Chapter Six / The Beginning of Ministry and A Lot Of Water
Among the seminary classes I struggled with, there was one which I looked forward to each week. This class was specifically directed toward the unique ability to communicate with children. As adults, we attempt to put away our childish thought and actions in exchange for more serious and mature behavior. Making an about face in an attempt to sync in mind with a child is not easy. The child sees us as an adult and might find it uncomfortable if we try to "act like them." We must still be the adult, but communicate in way a child will understand. Make the complicated simple. Use a variety of sight, sound, and fun to get a message across. I just finished a minor in elementary education. This task should be in my set of skills.
The assignment: Present a lesson for a child with a Bible verse focus.
"Faith," I asked. "What do you think I should do for this class?"
"Use some of the magic tricks. Put a message with them. Like, that vase you have that pours out the water over and over. You could say, 'God's love never ends,' she said.
"Yes, but," I said taking a step of the trick and finding a stumbling block. "What do I say at the point when the vase is empty? God is empty and then He loves us again?"
"No," to Faith it was so easy. "Just say,' It seems like we are alone and God's not there,' when you show the vase empty. Then say, 'But God's love never ends,' and pour more water out."
"That's great," I complimented. "And the challenge of trying to figure out how the vase keeps filling up with water will be something they will never forget along with the message."
"You're welcome," she said and smiled.
The next day I added more messages to a few other tricks I had in a stored away box. Being introduced to magic tricks from my cousin Bob, I gained an interest in the field and purchased enough during high school to do a few church shows and birthday parties. They were certainly going to be a plus for this class and I was excited to share my presentation. Faith gave me a call while working on the "show" and requested some water for her kindergarten classroom aquarium.
"How much water do you need?" I asked.
"It's a ten gallon tank," she said.
I don't recall why she couldn't get the water from the school. In my excitement over the first success with a seminary class, I grabbed a ten gallon trash can liner and went into the bathroom to fill it up. I was also going over in my mind a few tricks with messages I could add to the already too long class presentation. I sat on the bathroom stool with the bag on the floor which also served as the ceiling for the drug store below. The shower head could be hand held with a five foot hose. It was great for spraying the water in any direction, cleaning the bathtub, and holding while filling up a trash can liner with water.
I'm not sure how much water filled the bag by the time my mind left the "gospel illusion" project and focused on the plastic bag getting too full to hold. "Wait a minute," I thought. "I should have had this bag in the bathtub, not on the carpet. I wonder if I'm going to be able to pick this up? This is heavy."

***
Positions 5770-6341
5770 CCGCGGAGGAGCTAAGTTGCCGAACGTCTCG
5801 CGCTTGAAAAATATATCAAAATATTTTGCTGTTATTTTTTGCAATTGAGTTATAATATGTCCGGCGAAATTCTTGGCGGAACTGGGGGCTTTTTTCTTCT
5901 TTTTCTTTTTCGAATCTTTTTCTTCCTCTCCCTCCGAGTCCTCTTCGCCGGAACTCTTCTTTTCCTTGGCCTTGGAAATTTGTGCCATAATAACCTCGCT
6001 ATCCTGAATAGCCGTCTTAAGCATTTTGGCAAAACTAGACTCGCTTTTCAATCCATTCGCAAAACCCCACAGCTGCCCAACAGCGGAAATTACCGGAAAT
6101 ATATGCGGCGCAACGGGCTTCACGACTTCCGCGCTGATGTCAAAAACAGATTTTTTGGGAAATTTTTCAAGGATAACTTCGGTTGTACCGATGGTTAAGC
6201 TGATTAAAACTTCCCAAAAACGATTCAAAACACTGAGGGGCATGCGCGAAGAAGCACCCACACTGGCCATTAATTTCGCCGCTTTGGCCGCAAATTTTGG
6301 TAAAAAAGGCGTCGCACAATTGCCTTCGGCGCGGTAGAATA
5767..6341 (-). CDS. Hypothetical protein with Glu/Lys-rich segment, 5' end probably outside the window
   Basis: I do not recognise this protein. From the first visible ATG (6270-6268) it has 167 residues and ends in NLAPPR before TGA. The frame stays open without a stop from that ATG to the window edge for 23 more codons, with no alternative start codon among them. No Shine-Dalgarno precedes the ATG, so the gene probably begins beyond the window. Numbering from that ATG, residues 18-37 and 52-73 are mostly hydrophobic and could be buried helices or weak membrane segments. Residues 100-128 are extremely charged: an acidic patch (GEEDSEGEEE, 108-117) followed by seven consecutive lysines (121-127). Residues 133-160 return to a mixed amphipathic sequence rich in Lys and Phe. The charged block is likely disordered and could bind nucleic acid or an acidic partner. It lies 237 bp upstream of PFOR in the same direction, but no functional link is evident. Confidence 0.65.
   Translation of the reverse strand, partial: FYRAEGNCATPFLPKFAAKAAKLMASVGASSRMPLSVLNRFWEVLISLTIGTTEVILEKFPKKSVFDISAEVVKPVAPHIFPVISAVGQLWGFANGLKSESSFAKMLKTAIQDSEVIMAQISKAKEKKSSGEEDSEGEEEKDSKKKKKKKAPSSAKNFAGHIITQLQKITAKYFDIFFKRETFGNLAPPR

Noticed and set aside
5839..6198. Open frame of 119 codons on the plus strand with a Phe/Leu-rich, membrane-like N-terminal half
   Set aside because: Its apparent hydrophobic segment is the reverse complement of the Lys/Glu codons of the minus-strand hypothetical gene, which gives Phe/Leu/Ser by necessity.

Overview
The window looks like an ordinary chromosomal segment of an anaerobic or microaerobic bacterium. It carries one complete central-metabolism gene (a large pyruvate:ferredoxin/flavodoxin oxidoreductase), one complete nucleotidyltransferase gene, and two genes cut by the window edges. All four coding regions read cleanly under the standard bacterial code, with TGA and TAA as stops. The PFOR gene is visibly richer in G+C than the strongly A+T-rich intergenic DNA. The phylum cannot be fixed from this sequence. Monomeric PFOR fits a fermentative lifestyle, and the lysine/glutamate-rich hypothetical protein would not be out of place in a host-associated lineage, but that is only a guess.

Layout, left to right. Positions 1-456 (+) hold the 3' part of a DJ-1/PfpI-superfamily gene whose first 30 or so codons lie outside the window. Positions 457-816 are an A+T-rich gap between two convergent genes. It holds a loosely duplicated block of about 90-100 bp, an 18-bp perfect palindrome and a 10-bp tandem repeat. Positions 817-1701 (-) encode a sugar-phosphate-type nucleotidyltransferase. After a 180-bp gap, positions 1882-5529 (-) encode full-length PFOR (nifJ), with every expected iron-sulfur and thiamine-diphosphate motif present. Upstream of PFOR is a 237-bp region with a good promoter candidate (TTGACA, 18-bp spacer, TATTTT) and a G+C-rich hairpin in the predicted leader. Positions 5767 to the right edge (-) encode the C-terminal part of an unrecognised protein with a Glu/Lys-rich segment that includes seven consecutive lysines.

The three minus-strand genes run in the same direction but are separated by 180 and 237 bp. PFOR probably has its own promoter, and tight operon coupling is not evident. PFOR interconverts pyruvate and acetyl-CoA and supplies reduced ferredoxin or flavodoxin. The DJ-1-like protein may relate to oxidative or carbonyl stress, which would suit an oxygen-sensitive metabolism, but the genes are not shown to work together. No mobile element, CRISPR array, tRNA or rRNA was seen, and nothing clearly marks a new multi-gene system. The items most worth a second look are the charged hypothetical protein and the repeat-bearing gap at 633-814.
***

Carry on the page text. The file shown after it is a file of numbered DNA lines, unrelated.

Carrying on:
The entire time during my, "Oh, no" moment, the water continued to fill the ten gallon liner. Two hands were on the bag while another served the double purpose of holding the shower head which was still pouring water and adding to the problem. I knew I had to stop the water since the bag was so full, but I could not let go of one side of the bag in order to get the shower head into the bathtub. The longer I tried to solve the problem the more water continued filling the bag.
"Just do it," I said to myself. "Lift the bag as quickly as possible and get the water into the bathtub."
With one big pull, the bag was lifted. I was surprised at how lightweight the bag was. No water in the bag. Not even a pool of water on the floor. Yes, the carpet was wet, but where did the other nine and a half gallons go?
Within moments I received a knock at the door. Anyone visiting our home on 18th and Minnesota Avenue was required to climb the fire escape steps that led up to the first apartment. We lived above the drug store with a dry cleaners directly adjacent and the "Beer Garden" across the street. Faith and I would sometimes turn off the television and look out the window when the police would arrive at the bar to handle misbehavior.
I answered the door.
"Did you have a water problem up here," asked the drug store owner.
We knew each other since Faith and I would purchase items from the store and sometimes mentioned a fuse needed to be replaced.
"What kind of water problem?" I asked using every theatrical skill I could muster to look surprised and innocent.
"An elderly lady was looking at our purse display and a flood of gallons of water just poured right out of the ceiling and on her head. She ran out of the store totally soaked. We have a huge mess downstairs," he explained.
"That's terrible," I offered. "I don't think any pipes burst up here. I don't have any water shooting out from anywhere. What do you think happened?"
The final question was my way of determining if he was thinking I might be to blame.
"We have no idea," he answered.
I was glad to hear that. I didn't lie about my involvement but was not going to divulge any incriminating evidence. I felt astonished. I felt ridiculous . . . and I was wrong. My biggest mistake wasn't dropping the water. No, it was failing to admit it.
"Alright then," he said and went back down the fire escape.
I stayed out of the drug store for a week to avoid any additional questions.
"What were you thinking?" was Faith's response when the story was told.
Obviously, I wasn't. But the class went well. The professor was extremely encouraging and suggested I pursue this avenue of ministry using the visual object lessons in communicating God's Word to children. This was the beginning of our ministry.